The Extinct Dreams are one of the many bands, gravitating in the Russian doom scene, in which I have come across in recent years. The first encounter dates back to 2010, with Elsewhere Lights, the second long-distance test that showed a considerable potential in the face of a sound and compositional performance still immature. In the meantime, the band led by Ramapriya Das has printed last year a split with Unsaved, solo project of David of the most famous Georgian Ennui, and now comes back with a new full-length, Fragments of Eternity. The interpretation of the genre is directed towards a funeral death very melodic and equally well executed and produced (thanks to the contribution of the holy hand of Greg Chandler); all in all The Extinct Dreams do not even refer too much in a marked way to the typical sounds of the band compatriots, since, apart from the funeral incipit ascribable to the style of Comatose Vigil (but much less dark and suffocating) all in all the rest of the work opens towards a gothic death doom in which converge a bit all the nuances caught by European groups that interpret the genre in its most melodic (SwallowThe Sun, Saturnus, Officium Triste). The lyrics are all in the mother tongue but, in general, it is clear that the entire work of the Siberian band is pervaded by an intense spirituality of Hindu matrix (the cover and the name chosen by the band leader are symptomatic in this sense). For this reason, while maintaining mostly melancholic traits, the sound of The Extinct Dreams never appears desperate, but maintains a kind of brightness that creates an effective contrast with the scores typically painful doom: the result is an album really very nice, made of four tracks quite long but not too complex assimilation and able to impress in a more rapid way than the average of the genre. If, personally, I prefer the opener Карма (Karma), for its initial funeral-matrix gait, the remaining three tracks are definitely good, starting from the more rhythmic Damodara Stotra, passing through the roughness of Nоисках Cебя (In Searchs Of Itself) to end with the more ethereal sounds of the title track, where the sitar also makes a good show in deference to the moods that pervade the imagination of the Russian band. Ultimately a convincing work, which I would dare to recommend even to those who hang out with less frequency in the territories of funeral death doom, just for the characteristics of a sound that prefers shades not necessarily dark or catacombs.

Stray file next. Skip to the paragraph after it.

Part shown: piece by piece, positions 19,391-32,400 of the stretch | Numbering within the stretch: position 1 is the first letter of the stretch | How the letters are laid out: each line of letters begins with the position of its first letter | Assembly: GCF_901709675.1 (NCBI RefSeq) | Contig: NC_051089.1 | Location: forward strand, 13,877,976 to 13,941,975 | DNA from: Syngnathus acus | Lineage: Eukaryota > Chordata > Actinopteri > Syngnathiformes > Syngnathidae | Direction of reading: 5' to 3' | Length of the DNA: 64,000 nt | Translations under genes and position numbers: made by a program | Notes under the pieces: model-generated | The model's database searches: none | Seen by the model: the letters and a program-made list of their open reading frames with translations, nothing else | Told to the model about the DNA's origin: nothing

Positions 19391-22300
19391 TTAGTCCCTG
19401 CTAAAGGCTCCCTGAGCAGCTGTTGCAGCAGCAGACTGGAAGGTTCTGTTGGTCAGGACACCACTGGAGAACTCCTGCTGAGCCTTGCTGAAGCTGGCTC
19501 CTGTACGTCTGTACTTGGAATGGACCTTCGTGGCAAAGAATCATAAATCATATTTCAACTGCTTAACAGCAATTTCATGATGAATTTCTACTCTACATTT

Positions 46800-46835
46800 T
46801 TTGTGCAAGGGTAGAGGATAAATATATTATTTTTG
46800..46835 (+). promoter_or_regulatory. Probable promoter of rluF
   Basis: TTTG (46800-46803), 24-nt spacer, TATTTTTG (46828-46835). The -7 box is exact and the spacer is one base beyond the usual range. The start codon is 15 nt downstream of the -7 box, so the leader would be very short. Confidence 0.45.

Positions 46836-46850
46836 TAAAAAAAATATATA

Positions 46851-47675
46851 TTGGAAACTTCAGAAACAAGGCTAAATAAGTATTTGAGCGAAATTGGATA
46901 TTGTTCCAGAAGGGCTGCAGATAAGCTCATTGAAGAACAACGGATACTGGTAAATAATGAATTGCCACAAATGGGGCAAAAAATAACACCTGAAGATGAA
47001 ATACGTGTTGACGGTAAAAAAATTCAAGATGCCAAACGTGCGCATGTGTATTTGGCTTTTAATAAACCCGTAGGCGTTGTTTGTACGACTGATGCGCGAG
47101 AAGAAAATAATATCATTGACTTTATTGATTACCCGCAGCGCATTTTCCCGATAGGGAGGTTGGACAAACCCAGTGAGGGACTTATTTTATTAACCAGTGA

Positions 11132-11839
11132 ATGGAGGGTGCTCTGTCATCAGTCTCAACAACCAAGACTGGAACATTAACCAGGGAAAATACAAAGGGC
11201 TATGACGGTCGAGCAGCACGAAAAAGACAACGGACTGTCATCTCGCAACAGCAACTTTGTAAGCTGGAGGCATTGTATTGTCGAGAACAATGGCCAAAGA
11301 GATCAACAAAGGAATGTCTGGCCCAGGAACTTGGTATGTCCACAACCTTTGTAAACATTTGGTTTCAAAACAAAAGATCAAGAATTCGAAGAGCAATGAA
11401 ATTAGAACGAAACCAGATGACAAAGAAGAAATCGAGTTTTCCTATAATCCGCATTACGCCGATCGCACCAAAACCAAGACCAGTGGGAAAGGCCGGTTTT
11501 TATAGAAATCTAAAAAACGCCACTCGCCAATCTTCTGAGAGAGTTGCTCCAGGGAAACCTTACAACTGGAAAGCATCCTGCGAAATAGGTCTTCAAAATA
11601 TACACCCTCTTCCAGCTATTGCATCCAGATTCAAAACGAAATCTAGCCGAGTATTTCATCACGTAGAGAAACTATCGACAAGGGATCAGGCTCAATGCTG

2016 – Stygian Crypt Productions